"On this episode of heavyweight is brought to you by the new Glenfiddich, fire and Kane, it's a whiskey that smokey and sweet fire and Kane this unexpected. Fusion is a must have for the holidays Forbes magazine called it a flavor bomb so it smells like distant smoke carried on the wind and tastes like grandma Goldstein's. Apple rubella roasting on a bed of Highland. Pete, Glenfiddich, fire and Kane single malt scotch enjoy responsibly. This episode of heavyweight is brought to you by Honda and the all new insight hybrids can be a little man. But the Honda insight is a sleek and stylish car that also happens to be a hybrid to see the all new Honda, insight checkout, inside dot Honda dot com. That's inside dot Honda dot com. Last june. Have you eat performed a sold out show in the borough of churches, Brooklyn New York, the show is part of Gimblett fast. A two day podcasting festival that rivaled Woodstock ninety four in terms of historic and cultural significance. If you came to that show. Good for you. And if not well, you'll have to live with that fact for the rest of your life. So please sit back wallow in that regret and try to enjoy this slightly edited version of heavyweight live. Jackie. Yeah. It sounds like you're on a speakerphone. Oh, that's really good. So you know, I have a podcast. Do you? Remember the name of it on? Yes. If it's going to be okay. What's the name of the show? Next question. Okay. You know that the name of the show is heavyweight, right? Does that ring a bell rings an annoying bell yet? What is it annoying bell sound like just rang it? Okay. So I'm doing a live show. I don't think the visual dimension at much. Photograph of you. And. Yeah. I surely hope you have a little bit of something to drink before you do much better in your life performances that a little a little something about you little hoot. Yeah. I suppose. Yeah. Little who is a part of the show business tradition. Back to the days of Bing Crosby. Yes. Of course, they do. So funny. I am in show business. It's a statement of fact, my host a podcast. It sure is that considered showbusiness. The why why show it's a show and people are entertained by it, so. I'm in show business nothing. Visit. Very cute. All right. Johnny hockey. Okay. Youtube bye-bye. God. See Gimblett media founder, Alex, Bloomberg is trotting and place beside my workstation. How do you like apples? He asks. I don't care for Apple's. I say when bruise they remind me of my mortality when served cold they tend to hurt my teeth. So no, Alex. I do not like apples though, I do like applesauce. Well, how do you like these apples? He asks without looking for my computer screen. I ask these apples are sauced apples. Mr. Bloomberg thrust to letter press handbill in front of my face it, smells, like the Cologne department of a European duty free the handbill reads Gimblett fast fest. It's his short for festival. Are we disarming a bomb while falling from a rooftop Alex is your time so precious that you can't afford to lousy extra syllables? Of course, I say, none of this out loud. The last thing I need is to be fired from podcasting and forced to recite my monologues into a CB radio while seated on the lap of some trucker named John Francois. Mr. Bloomberg Texas fit bit pumps, his fist thrice and stops running. Though is brow is virtually sweatless. He wipes it with a silken kerchief and crumples the handbill into my chest. Then he asks is real question. What are you going to do for Gimblett fast? I don't like public speaking. I say the very thought of a live event was enough to make the borscht. I'd eat for lunch perform a slow spiteful because that's in my kiss Kaz. Mr. Bloomberg laughs, you're hilarious. He says slapping back hard enough to make my fillings rattle and the days borscht, enter its final curtain call. For the next several months. I do nothing but worry by day hide out shivering, and Mr. Bloomberg's executive bathroom. By night. I said at the kitchen table in darkness, eating unsalted, peanuts and drinking bourbon. And so the days run away like wild horses at a farm wedding and upstate I make a mental note to tweet that. And all the while. I can do nothing else. But think of Gimblett fast. What will I wear to what number will? I set my beer trimmer. Come to bed. The wife cries it's four in the morning. When sleep does come at brings ominous dreams in one. I hop out of a game I shake cake onto a cool dark stage. I am holding a ukulele. Hello. I say into the blackness. I'm certain there is an audience out there somewhere. Judging me in the silence, I hear a cough, then a worthy original slowly being unwrapped. A face emerges from the darkness. It is ABC television personalities act Braff. Informs me I've been cancelled. I wake in a cold sweat surrounded by werther as original rappers and for your consideration DVD's Valux Inc. A week before Showtime. I feel my bowels quake had my nightly prayer for diverticulitis been answered dear God, I in tone, please give me diverticulitis. So I don't have to do Gimblett fast. But no such luck. It is only a visit from my old friend gas. Mere days before the event, Mr. Bloomberg corners me and the Gimblett cat cafe the one on the second floor. How's that live show coming? He demands superb. I croak stoically my voice cracking in three different places. Good good. He says taking along drag Volva KADO flavored vape. What's the run of the show? He asks, I don't know. I say ending the Chirad I have nothing planned, Mr. Bloomberg twitches violently causing the to task monkeys carrying his e hook at alert from side to side. What have you been doing with your time? He asks the former planet money. Spokes model was still capable of a hard hitting question. What had I been doing with my time? Tweeting I say about the festival. Let's take this to the kitchen hammocks. Mr. Bloomberg commands. Dutifully trail behind him. Trying not to spill his chocolate mint julep while swinging on his stomach. Mr. Bloomberg explains how Gimblett fast is about influencing. It's about inspiring positive change. He says while sipping from very long straw. Oh indubitably. I squeal let's force feed pods ity down the throats of non believers everywhere. Of course, I only squeal this to myself. The last thing I need is to be sent back to Canada to do the overnight weather report from moose factory Ontario. I've been thinking a lot about engaging our brand loyalists Alex continues. But I'm barely listening to gentle rocking of the hammock has sent me into a reverie. When I wake I'm alone. The office is dark, but for the muted headlamps of the task monkeys polishing Mr. Bloomberg's vape pen collection in preparation for the day ahead. Come to bed the wife text. It's four a m of course, I want to help Mr. Bloomberg. I've been listening to him radio DJ on this American life since I was but a mop headed child strapped into the back seat of memos mini van on the way to curling practice. Leaving the office. I pass by his treadmill desk, he's still here slowly trotting along working hard. I ask. But there is no answer after several minutes. I realized that he has fallen into a deep sleep only the support of his loyal task monkeys is keeping them up. Right. Good night podcast prints. I whisper. Before wandering out into the night. The night before Gimblett fast is one of the worst in my life. How's everybody doing tonight? I practice over and over into my wife's hairbrush while staring into the bathroom mirror. How is everybody doing tonight? How is everybody doing tonight? Go to bed the wife cries, it's four in the morning. But I can't I know that if I can just nail my opening line. Everything else will fall into place. The audience will applaud Mr. Bloomberg will sign my paycheck, and my infant son will start calling me Dada. Instead of ha ha. And so I practice how's everybody doing tonight? How is everybody doing tonight? And then it comes to me. How's everybody doing this evening? To how's everybody doing this evening? Don. That's that's my human beat boxer Devon. And this is my co host and producer Colella. Do you want to tell these people what we're going to do? Yeah. So tonight the theme of this evening is killed killed stories. And so we were gonna play for you some of the stories or clips of the stories that didn't make an onto the air. And also, we're going to have some guests some special guests, and they're going to be human beat box onto the state. Are you suggesting that I should be human being would you like to be human beat box onto the stage? Not particularly. But I will. I think you're gonna like it more than you and -ticipant. It's you're gonna find it very enlightening. I did do we call it human beat box. We just call it beat box. He's human and he's beat boxing. So. I'd be like that. Okay. Makes me so happy Devon come out here. I'm sorry. I wanna tell you. I want to thank you again one. Tell you a story about how my interest in human beat boxing came about familiar with the fat, boys. I am. Yeah. So I really liked. The fat boys has the child, and I would try to human beat box myself. And I wasn't good at it. And I started to feel chest pains. And my parents had to take me to the Jewish general ER in Montreal. And the the doctor in the ER told me that I had given myself these chest pains from the the beat boxing is is that is that a payroll of it can happen. Yeah. Seems to have happened. So I had to doing it. Well, I think I think anybody can can beat box. So I think if you push through the pain. One. Yeah. One day you could get there. It's like a little tiny little. You're all set you up. Sure. I know you're patronizing me. But I still liked it. Thank you. Now. I think it's time to introduce our first special guests. You know, her from the social security number eight two three six three eight two nine seven or from her work on planet money and this American life, ladies and gentlemen. So he case Devon brings to the stage. Zoe. Chase. That was that. Why have you ever been boxed onto a state? It's pretty nice. You get used to it. Yeah. You can't live without it. Hi, hi, so okay. So we're gonna talk about killed stories and at your prompting, we're going to talk about a killed story of mine. And I know that it made an impact on a young Zoe chase. And this is a story that almost almost got killed when I was working as a producer at this American life, many many years ago and during that time there were so many of my stories that were getting killed all the time. But this this is one that somehow faded death. Barely and. Yeah. And you wanted to talk about it. Yeah. No. This story is the reason that I that I started working in radio you're talking about the little mermaid story, right? Who you guys know that store? Yeah. So this is a story. I would call my friend Josh up on the phone just because I thought he was very funny, and I was always looking for a way to get him on this American life, and because this Merican life is all about storytelling. Ira would always say you have to your friend. Josh asked to have a story. And we'd tell me stories, and they would go nowhere to be stupid. And then this was one of those stories that he told me, but it just happened actually turn into something. You know, I think we just happen to have a clip. Guy named Fred. And he got this message while his mother left a message on his answering machine. Okay. And he forwarded it to maybe one or more of his friends, and they forwarded this message across campus to everyone. Okay. So you want to hear the message? All right. So he prefaced it by saying you have the message do not have the message. The message in my head. I'm telling you a story. So the mess he practiced it by by some kind of sad little lead in little voice. I think appreciate hearing. This message from my mother. Okay. And then the message this was the entirety of the message. And I'm gonna do the voice for you as best. I can you're ready. Yeah. Oh, sorry. More background. He apparently he had he had a heart. He was not a hit with the ladies. Fred. Okay. This is what I was led to understand. Okay. I'm not sure if this is okay. But he had managed to score a date to go. See the. The little mermaid of all movies. Okay. The little mermaid guy. Yeah. So this is the message his own mother is blood relation leaves for him. And I quote him. You and the little mermaid go yourselves the books you wanted to not here. They must be in law. I'm not gonna wait up on my view goodbye. As the entirety of it. All right. Yeah. That's a message as mother left you catch that part you and the little mermaid can both go yourself. I love you, son. Okay. That's gold. So. Yeah, that's how it started the best. It's so the reason why was because I wasn't in radio. And I was just living in Philadelphia. And I was very lonely, and I heard this store somebody said listen to these things these streaming MP, threes, whatever. And so I listened to this. And I was like that's it like you can just talk to your friends about being in college of Bentley. And it's so funny. And it's like that's all and you're on the radio like, that's so that's easy. That's the best thing. I'm glad it didn't seem like hard nose. Then you'd be like, I can never do this. I'm not gonna get into radio, and you wouldn't be here. So I'm glad yeah. That's true. Yeah. So so I just wanted to say that like. What I tried to do still try to do in radio is like I have funny friends, and I'm like, you should be on the radio telling your story, I'm going to do it like Jonathan Josh. It's a whole thing. It's just gonna be like a conversation that kind of unfolds naturally, it's funny, and then kind of morph into this American life story, and that that's been my plan for really long time. And now, I work at this American life. I still can't get my friend Lind's on the radio. Like, I try like beg her. Let me recorder, and I lied to her that I'm not going to use it. That's not the plan, and now she's very tense serious immigration lawyers. So she has a lot of stories that are relevant to the current moment. Stories that she thinks like aren't appropriate to tell on the radio because they're about our clients. But like, I don't see it that way. Yeah. We have a clip. I just so happen to have a clip. Remember it better. A clients. And I'll give you that better. Every day. So that it's like every day, you still that is still something that you want to do. Some how the way that you interviewed your friends on this American life like decades decades ago long long ago long time ago. Yeah. It's it's like the best radio ever. It's it's funny to me to hear you say that because you do all of these serious important political stories for this American life, and I feel like I'm just making like knock knock jokes on the radio. And to me. The irony is always been that. I'm not I'm not an easy laugh, and that's been a problem for me in broadcasting because laughing can say so much like when you're interviewing someone a laugh can feel like, you know, like a warm arm around the shoulder and let the person know that you're enjoying them and gives them confidence. And I'm not much of a laugher and. And I've suffered for that. But having my close friends to do stories with people who legitimately make me laugh. Make me a better broadcaster than than I naturally am. Should we introduce another person who makes you laugh? So you're gonna stick around. Right. You don't have to go any place yet. Right. I have nothing going on. Okay. Right. Previously, the host of it was too long. And so I didn't read it, you know, hosts the show reply all with Alex Goldman he has a small dog which wants p it on Bloomberg's death PJ vote. Everyone. Have you? Be. Need is receive the Uman beat boxing the lifetime. My friend. At that failed. It felt like three different stress. Streams I had. Time now PJ. So when I was figuring out heavyweight I was talking to you alive. So sort of figuring out what is the show. Yes. And at the time, it was sort of about it had to do with this ID that like every the irony of living in society was at everybody knows something about you that you just can't figure out about yourself. Right. Like, the ultimate irony is how one cannot know oneself. Just as a knife cannot cut itself or a fire. Cannot burn itself. A human being cannot really know. I think fire can burn itself. Anyway. Getting I was getting poetical. All right anyway. So the idea was a little broader than heavyweight it was just sort of like I'm gonna help people figure out things that they can't figure about themselves calling it Jonathan Goldstein medicine woman. That was my wife's idea Emily's idea. Jonathan Goldstein medicine woman. And so you came to me with a particular problem, which was. I've been told or hinted at on more than one occasion that there was something about my face does like inherently punishable. They gotta punishable face face. Right. And I just like literally just feel a bunch of people. Okay. My face like sizing out. Does that feel good? Sorry and had it, and how was it that you describe what makes a punishable face. I think that people see like either I think there's like you can have there's a couple of times, but one is like a kind of inherent smugness and one is a sort of dopey nece. And if you have both of them, I think it's like. Yeah. I want a so I wanted to make PJ I wanted to radically that really I don't think it's true. But any of that? But anyway. And and and I was relisting to tape and so much of it was making me wish that we had actually been able to do the store you describe yourself as a kid wearing like bifocals or something and like a tight white turtleneck. With Hawaiian punch stains all over. Heartbreaking. Anyway. So I said out. And I talked to your friends I talked to former employers, I talked I really covered a lot of bases. I don't know. We we ever talked about this. I'm not not in detail. Okay. So at one point so desperate. I was to find. Because I wasn't the problem with the story was that in the end people didn't really think you had a punishable face. And so I felt desperate. I felt like well, I've gotta find people that think he has a punishable face. And so I went to a place where I thought people would be most inclined to want to punch you in the face. So I went to a boxing gym. And I carried with me a framed photograph. Of you to really get them riled up to fate them. And so this is this is tape of me talking to some of the boxers. As a boxer. Do you think that this guy has a punishable face? No does he seem like he has a punishable face. Do you think that he has a punishable face? Nope. No, I do not think he has a bunch of face like, a very talented, strong young men social outgoing person it looks friendly smiling right now how you wanna find your? Why would you say he has a punch of face? I think sometimes like people have felt like because he seems so smiley. There's no reason to be punched in the face just for being happy guy. He's a friend of ours is name is PJ PJ. I don't know why people in telling you that maybe you have to work on your attitude guy. But the point you all right. Wherever you all p. So that was it you never comfortable face. So. They're applauding for not having a punch phase. I'm honestly surprised how hard it is to get boxers to say that they wanna punch somebody know we have a photograph of the photograph that I brought into the boxing gym PJ Alaska to describe it. I feel like this goes against everything that you've said. Just many with a stupid punishable phase. No, that's not true. It's like it's like the smile is. Like, I think I'm better than you. But also worse. But you're standing on a yacht or something. Building about getting and where. Lying yet. His if you're wearing a watch like who do you think you are? Anyway, not a punishable face. Ladies. Oh PJ. You crack me up any we've got to take a short break. And when we come back, you'll hear the shortest heavyweight story ever made. But I some important words from some very important sponsors. Like what you're hearing. Well, I've got great news. There's a lot more where that came from Gimblett media. The company that made this show is an award winning podcast network with all kinds of Joe's about science and business about history and culture, an true crime from giving that medium Gimblett media from game lift media. This is start. This is reply. Oh, this is the mobile on civil homecoming every little thing grime town, fines specis the horror of Delors Roach without fail. Sandra? The cut on Tuesdays and this is heavyweight. So no matter what you're in the mood for Gimblett. Got you covered. Check us out at Gimblett media dot com or search for us in your favorite podcast up. This heavyweight is brought to you by the all new Honda insight hybrid car. That's not so much so editor or hey, Justin. I have developed a new game. And it's honor. It's a game in which Jorges reimagined the way we met and decide if it's cute or. It's called neat queued or men cute. Here. We go. I'm a leprechaun. You are a pot of gold sliding up the rainbow, but suddenly the earth's polarity shifts and either stationary gold starts sliding up the rainbow and the other direction, and we meet at the top of the rainbow, meet cute cute. I say meet queued, these explain this story has everything I think it's a door -able, meet cute. Do you agree? You bet your four leaf clovers. I do. When it comes to style and performance hybrids can be a little bit bland and unexciting with the sleek styling inside and out of the all new Honda inside you might not be able to tell that. It's a hybrid that received a fifty five mile per gallon EPA city rating, but you will see that. It's no auto, man. Beal to see for yourself. Go to insight dot Honda dot com. That's inside dot Honda dot com. Honda insight. Absolutely, no member mile fifty five city forty nine highway fifty two combined twenty nineteen APA mpg rating for LX E ex trims use for comparison purposes. Miles will vary depending on conditions, driving, maintenance, and other factors. This next killed story. This was something that we really liked and it worked out really well, and it is really fit the form of the show. But it was just really short worked out too. Well, it all all came together. And like just a few minutes and. So, but so we made it into an animated video for all of you here at the heavyweight live show for your viewing enjoyment, and we will play it. Now. Chanelle comes from a family that has a hard time saying, I love you. They hardly ever say it actually, not really at all. It's like a there's a death family or I mean. Yeah. Mostly if there's a death in the family, you've preserved the power of the the words in a way, I mean to me, it's just like, I might as little speech saying, okay? Be back later. I love you. There was a moment when she almost said she was going through a hard time and her mom had come to stay with her in Brooklyn. No wanted to say, I love you just as her mom was about to leave. I've been dropping her off at Penn station. You know, we sat there until she had to go and she starts walking away. And this is I like started crying bawling in the middle of Penn station. Nobody cares because there's a thousand people and Penn station. I'm right near the switchboard. Or it tells you the time so people are just like staring that that and she turns around and she gets this weird look on her face. And she turns around she has to keep going. She's in line and the whole time. I was like oh my gosh. I wish I had like told her how much she means to me in that moment. And it's like how she came at the perfect time. And did all these things for me. And I'm like, why can't I say I love you to her. So when when was the last time that you told your mother that you loved her. I don't remember. That's a long time. And this is why I've invited Chanel here today to help create a safe place for her heart to speak. It's truth and to not allow her or her heart to leave that safe place until it happens. Do you think there's a way to say where it was sort of like, you're clearing away the the space? Yeah. I think I would have to follow up with like a I really mean it I love, and I really mean it I'm not trying to joke with you. I think because I'm uncomfortable. I'm like it's going to show and then maybe not everything's supposed to be comfortable. That's true. But I have to I've Cava reason. Call eight can't just be like, hey, mom. I love you K by you know, there's a song that comes to mind an obscure little ditty by performer name Stevie Wonder. I don't know if you're familiar with. Yes song. I just called to say, I love you. How does the Songo? I just called to say, I love you. Yeah. And I mean it from the bottom of my heart. What about a sign off like okay love you. Yeah. You wanna get the pronoun there? You wanna get the I in there. You want me to say it for you. So feel like what like it's a hostage situation. Going to send chanels pinky to to let you know that she's fine. She's. I mean, she's not already afraid enough that I live in a city alone. Oh, I don't know. I wanted to say and I'm saying it now. Yeah. Yeah. No. She's at work. But she always calls me when I'm at work. So it's probably fine. Does she pick up and say, she'll probably say, I'm in Richter and Taft. She'll firm I like, what are you see? Okay. Do it. Okay. Here we go king. Answer the. Okay. Yeah. Hi, mom. What's that? I okay that time when he came to visit me. Yeah. And then at the transition nicer. Yeah. In that moment. I really wanted to tell you how much you meant to me. And that. You help the lot that week because I was like emotionally distraught. And you cooked me all those meals, and you're there, and you watch transparencies in to me, and it was great. And I just want to tell you. I love you allot. Scott about. Does it matter? What? No. It doesn't matter. Matters. I love you know, that should be. Okay. Wait a minute. Something wrong. Nothing's wrong. Yeah. Okay. Uchitel? Well, this is some set. Crying. I'm still at work walk into hallway trying to get trying to get my steps on leaf. But you know, me my love you to your mom love you too. Really? Okay. Okay. Out. How all right, okay. Bye. Bye. I I'd like to ask Chanel and her mom Maryland to stand up. I think you guys. Yeah. All right. Yeah. And with that. I think. We are show to close on a positive note. I would like to introduce to the stage. Matt bowl who's going to play out. And Devon Gwynne is going to be accompanying him with some human beat boxing. This is. Black in. Now that. Pas moments. Around. Heavyweight is hosted and produced by me Jonathan Goldstein along with Stevie lane heater Bresnan and Colella Holt. Editing by or Hejaz special. Thanks to chase. And PJ vote. And Jackie Cohen. Animation by Arthur Jones with music by Christine, fellows, and blue dot sessions. Audio mixing by 'em. Among our theme song is by the weaker courtesy of epitaph records and was performed by Matthew old. With beat boxing by Devin Gwynne. Thank you live studio audience for coming out tonight. Give yourselves a big heavyweight round of applause. Good night. Thanks jonathan. Great show. Before we go. We also wanna thank Julian quiz Naski and bay area sound for mixing this episode special. Thanks also to Joshua Carpati. Chris neary and Victoria Barner. If you want to hear the little mermaid story that Jonathan produced at this American life. You can find it at this American life dot org. And if you wanna see the animated video that we made to accompany Chanel story, you can find it on our YouTube channel, YouTube dot com slash Gimblett media, again, that's YouTube dot com slash Gimblett media. We'll be back with a brand new episode of heavyweight next week. All right, here, we go down to the subway platform. This station's just a few blocks away from where Delors was living here. Also. Join urban investigative reporter Roz turn back as she dives deeper into the world of Gimblett s- the horror of Deloris wrote. Do you see that man, depending on how long he's been here? Maybe he seemed people go down into the subway tunnel. Navigate your New York City subway tunnels in brand new interactive adventure from Gimblett media. Should we talk to him? Or should we go to the tunnel? You control where the story goes choose your path, avoid death and see if you've got what it takes to find magic hands to Loris herself in finding Dolores on interactive skill for Amazon, Alexa, and Google home to start playing just say open finding Dolores on the Amazon, Alexa, or Google home device in maybe just maybe get a chance to speak to Deloris herself. Good luck. Thanks to our sponsor Honda and the stylish all new insight hybrids can be a little man. But the Honda insight is a sleek and stylish car that also happens to be a hybrid to see the all new Honda insight. Checkout insight dot Honda dot com. That's insight dot Honda dot com.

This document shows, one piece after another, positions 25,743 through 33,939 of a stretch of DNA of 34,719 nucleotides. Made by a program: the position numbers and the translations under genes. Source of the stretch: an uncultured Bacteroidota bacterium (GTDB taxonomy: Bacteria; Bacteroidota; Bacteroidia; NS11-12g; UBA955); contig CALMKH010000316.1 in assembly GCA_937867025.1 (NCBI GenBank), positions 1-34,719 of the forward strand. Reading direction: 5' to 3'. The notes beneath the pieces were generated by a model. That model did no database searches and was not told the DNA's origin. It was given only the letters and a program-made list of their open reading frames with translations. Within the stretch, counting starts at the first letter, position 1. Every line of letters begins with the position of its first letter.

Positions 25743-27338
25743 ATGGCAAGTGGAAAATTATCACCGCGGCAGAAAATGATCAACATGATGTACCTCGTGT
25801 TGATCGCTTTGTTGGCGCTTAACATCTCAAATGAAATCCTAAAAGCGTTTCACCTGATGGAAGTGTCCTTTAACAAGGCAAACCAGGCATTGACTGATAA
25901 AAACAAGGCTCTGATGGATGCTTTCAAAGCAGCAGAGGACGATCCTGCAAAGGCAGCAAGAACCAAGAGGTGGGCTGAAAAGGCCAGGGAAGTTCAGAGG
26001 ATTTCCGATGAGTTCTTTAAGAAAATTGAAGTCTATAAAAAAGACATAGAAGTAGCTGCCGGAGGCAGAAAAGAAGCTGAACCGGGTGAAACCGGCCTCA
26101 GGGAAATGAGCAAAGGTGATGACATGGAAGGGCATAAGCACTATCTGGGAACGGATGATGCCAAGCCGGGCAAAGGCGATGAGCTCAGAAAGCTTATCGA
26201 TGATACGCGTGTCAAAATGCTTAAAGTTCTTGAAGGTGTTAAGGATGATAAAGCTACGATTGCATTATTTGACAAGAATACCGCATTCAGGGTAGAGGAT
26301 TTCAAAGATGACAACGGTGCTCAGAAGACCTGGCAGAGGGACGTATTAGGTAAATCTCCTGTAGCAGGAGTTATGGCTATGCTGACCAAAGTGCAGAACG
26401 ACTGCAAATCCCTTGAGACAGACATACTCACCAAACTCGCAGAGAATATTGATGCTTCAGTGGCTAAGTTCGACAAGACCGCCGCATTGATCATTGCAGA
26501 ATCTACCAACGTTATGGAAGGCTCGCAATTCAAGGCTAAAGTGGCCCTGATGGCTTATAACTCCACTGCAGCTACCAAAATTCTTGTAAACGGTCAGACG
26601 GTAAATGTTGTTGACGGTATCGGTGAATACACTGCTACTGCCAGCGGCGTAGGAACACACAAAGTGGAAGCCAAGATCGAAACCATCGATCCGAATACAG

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Will a Top Trump Deputy Flip?